At the start of the year, new and used car prices were soaring. Nobody had ever heard of a 40% inflation rate for used cars, yet an acute shortage of semiconductors threw the car market into disarray. With chip shortages severely depressing new-car production, consumers with plenty of cash shopped used instead. So prices skyrocketed.
With the chip shortage easing, car prices are falling back to earth. The year-over-year change in new cars peaked at 13.2% in April and has now dropped to 8.4%, as the first chart below shows. Used-car inflation has dropped from 41.2% in February to a mere 2%. Rental car inflation, 39.1% a year ago, is actually negative, with prices falling 3.5% during the last 12 months.
All of this is welcome evidence that some of the forces causing high inflation this year are moderating. Overall inflation peaked at 9% in June — a new 40-year high — and has dipped bit-by-bit to 7.7%. Markets, finally, sense tangible progress in the war on inflation. Stocks roared after the report for October showed a half-point decline in the inflation rate, on hopes that the Federal Reserve may be able to slow its aggressive pace of interest rate hikes.
Other inflation categories reveal where hotspots still exist. Energy has been another broad driver of inflation, for two reasons. Energy markets were tight, with prices rising, before Russia invaded Ukraine. After Russia invaded, markets got tighter still and prices shot up even more. Nine months into the war, energy producers and consumers have adjusted and markets have stabilized. But there’s an energy war between Russia and the West that parallels the military war in Ukraine, and it’s not close to over. New disruptions could occur in December when a European ban on Russian oil purchases goes into effect, along with a US-led plan to impose price caps on Russian oil sales.
For now, lower world oil prices have brought gasoline inflation down, as the second chart shows. Gas-price inflation went from 60% in June, when pump prices hit $5 per gallon for the first time, to 17.5% in October. Household energy costs have improved slightly, from a 21.9% inflation rate in June to 17.1% in October. While the trend is going in the right direction, nobody can be happy about any important commodity that’s up by double-digits. High energy costs are one thing that could make it hard for the Fed to get inflation down to its preferred target range of around 2%.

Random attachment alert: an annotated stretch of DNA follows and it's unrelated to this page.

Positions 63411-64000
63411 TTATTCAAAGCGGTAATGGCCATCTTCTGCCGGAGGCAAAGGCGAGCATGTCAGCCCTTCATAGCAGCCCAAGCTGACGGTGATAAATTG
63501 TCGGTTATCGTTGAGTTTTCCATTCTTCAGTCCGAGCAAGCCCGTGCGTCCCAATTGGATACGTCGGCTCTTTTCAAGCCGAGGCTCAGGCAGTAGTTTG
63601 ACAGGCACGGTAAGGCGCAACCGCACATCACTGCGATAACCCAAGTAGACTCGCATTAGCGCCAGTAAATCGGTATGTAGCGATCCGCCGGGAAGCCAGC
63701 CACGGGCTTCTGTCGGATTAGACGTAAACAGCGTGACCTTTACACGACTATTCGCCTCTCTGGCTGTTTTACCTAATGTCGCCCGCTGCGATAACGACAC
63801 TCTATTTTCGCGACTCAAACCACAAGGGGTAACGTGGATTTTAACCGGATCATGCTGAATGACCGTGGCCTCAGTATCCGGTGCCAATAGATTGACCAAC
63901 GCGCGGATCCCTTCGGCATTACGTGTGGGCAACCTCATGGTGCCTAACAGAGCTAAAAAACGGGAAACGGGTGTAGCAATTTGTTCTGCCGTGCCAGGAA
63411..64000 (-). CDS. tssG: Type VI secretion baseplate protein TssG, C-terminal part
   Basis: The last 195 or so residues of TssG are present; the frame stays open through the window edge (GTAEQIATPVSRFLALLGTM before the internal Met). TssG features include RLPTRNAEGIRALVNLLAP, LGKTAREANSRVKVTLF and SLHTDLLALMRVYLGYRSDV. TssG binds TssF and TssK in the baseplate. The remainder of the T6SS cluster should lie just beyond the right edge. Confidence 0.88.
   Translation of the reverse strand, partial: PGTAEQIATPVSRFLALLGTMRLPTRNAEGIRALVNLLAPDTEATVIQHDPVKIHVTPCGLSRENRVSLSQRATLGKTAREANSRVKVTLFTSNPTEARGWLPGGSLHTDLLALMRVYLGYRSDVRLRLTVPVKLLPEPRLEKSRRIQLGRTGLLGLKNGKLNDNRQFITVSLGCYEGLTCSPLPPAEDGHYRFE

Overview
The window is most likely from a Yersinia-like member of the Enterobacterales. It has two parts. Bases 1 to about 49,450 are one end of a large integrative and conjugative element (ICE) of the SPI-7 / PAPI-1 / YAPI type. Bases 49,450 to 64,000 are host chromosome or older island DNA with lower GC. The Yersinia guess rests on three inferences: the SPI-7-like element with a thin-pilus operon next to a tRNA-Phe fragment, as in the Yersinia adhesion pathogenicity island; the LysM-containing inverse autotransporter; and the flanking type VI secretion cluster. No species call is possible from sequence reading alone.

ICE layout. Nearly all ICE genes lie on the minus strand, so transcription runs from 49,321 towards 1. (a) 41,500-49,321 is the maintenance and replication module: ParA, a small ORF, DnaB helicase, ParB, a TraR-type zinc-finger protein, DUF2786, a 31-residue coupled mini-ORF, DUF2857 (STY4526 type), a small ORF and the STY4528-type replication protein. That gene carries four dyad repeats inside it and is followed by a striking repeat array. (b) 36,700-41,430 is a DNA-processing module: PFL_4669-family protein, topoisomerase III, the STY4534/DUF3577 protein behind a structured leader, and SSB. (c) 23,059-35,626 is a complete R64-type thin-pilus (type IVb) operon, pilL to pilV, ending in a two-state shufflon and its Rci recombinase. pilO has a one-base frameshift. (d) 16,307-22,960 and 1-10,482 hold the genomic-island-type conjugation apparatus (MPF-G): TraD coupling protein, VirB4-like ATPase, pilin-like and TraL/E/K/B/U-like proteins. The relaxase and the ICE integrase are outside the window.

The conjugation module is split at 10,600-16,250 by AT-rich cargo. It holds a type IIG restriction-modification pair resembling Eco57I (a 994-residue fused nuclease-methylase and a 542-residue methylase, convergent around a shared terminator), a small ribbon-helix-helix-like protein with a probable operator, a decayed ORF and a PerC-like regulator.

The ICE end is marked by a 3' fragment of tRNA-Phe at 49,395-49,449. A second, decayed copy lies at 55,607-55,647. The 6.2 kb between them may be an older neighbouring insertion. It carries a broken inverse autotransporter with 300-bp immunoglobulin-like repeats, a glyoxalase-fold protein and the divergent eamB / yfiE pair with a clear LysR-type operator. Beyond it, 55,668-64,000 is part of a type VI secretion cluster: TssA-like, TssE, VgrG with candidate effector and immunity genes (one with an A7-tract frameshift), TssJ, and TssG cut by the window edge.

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The third chart, showing inflation in rent, groceries and transportation, looks more stable, with no wild price swings. But this chart generally reflects bad news because essentials that families spend much of their budget on have gone up by more than wages. The annual inflation rate is 7.5% for rent, 12.4% for food and 11.2% for transportation. Wages are only growing by 4.7% per year. With the cost of essentials higher, and staying there, many families are falling behind.
Meanwhile, there’s very little deflation: Almost nothing is coming down in price. Declining inflation rates still represent price increases on top of earlier price increases. Gas prices, for instance, are now around $3.90, which is up from about $3.50 a year earlier. The November 2021 price was up from $2.20 a year earlier. The inflation rate from 2021 to 2022 is lower than the inflation rate from 2020 to 2021. But the net cost to consumers is still considerably higher. This could change in coming months, as a slowing economy, weakening demand and steadily improving supply chains generate year-over-year price declines. That will be a stronger sign that inflation is abating.
The fourth chart shows travel costs, which are worth looking at because they generally reflect money people choose to spend, but don’t necessarily have to. Year-over-year airfare inflation is stratospheric, at 42.9%, because fuel costs are pushing costs up and consumers—eager to move around after the COVID shutdowns—don’t mind paying. That’s arguably good news because it shows some consumers have plenty of money to spend on nonessentials.
Hotel and rental car costs are returning to normal, after post-COVID inflationary spikes. Again, rental-car inflation has disappeared. Hotel-room inflation fell from 25.1% in March to 5.9% in October. That’s a sign that problems with supplies, labor shortages and other things affecting the travel industry are improving. Everybody wants this to happen faster, but at least it’s happening.
Rick Newman is a senior columnist for Yahoo Finance. Follow him on Twitter at @rickjnewman
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